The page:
This talk gives an account of developments in English painting (and the occasional sculpture) from the days of the pre Raphaelites to the aftermath of World War Two. This was a particularly fertile period in the history of Art, and the talk pays attention to the way in which developments in Paris were received by the London Art world, and how British Artists contributed to the exciting exchange of new ideas.Victorian artists like Augustus Egg, a friend of Charles Dickens, created popular works with a high moral tone. The Pre-Raphaelites challenged the status quo with vivid colours and complex decoration. They initiated a fertile era in English art, at the end of which Francis Bacon erupted onto the scene.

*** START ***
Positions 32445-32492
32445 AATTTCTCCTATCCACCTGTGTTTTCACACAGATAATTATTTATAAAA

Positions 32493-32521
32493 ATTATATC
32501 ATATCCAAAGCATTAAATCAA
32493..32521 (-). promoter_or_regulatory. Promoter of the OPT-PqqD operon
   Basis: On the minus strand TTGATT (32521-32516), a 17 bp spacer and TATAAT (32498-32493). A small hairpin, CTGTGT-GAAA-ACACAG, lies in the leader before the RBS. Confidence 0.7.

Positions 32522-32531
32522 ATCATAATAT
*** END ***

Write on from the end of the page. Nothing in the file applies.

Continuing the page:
Linda Smith is an art historian, guide and lecturer at London's Tate Britain and Tate Modern.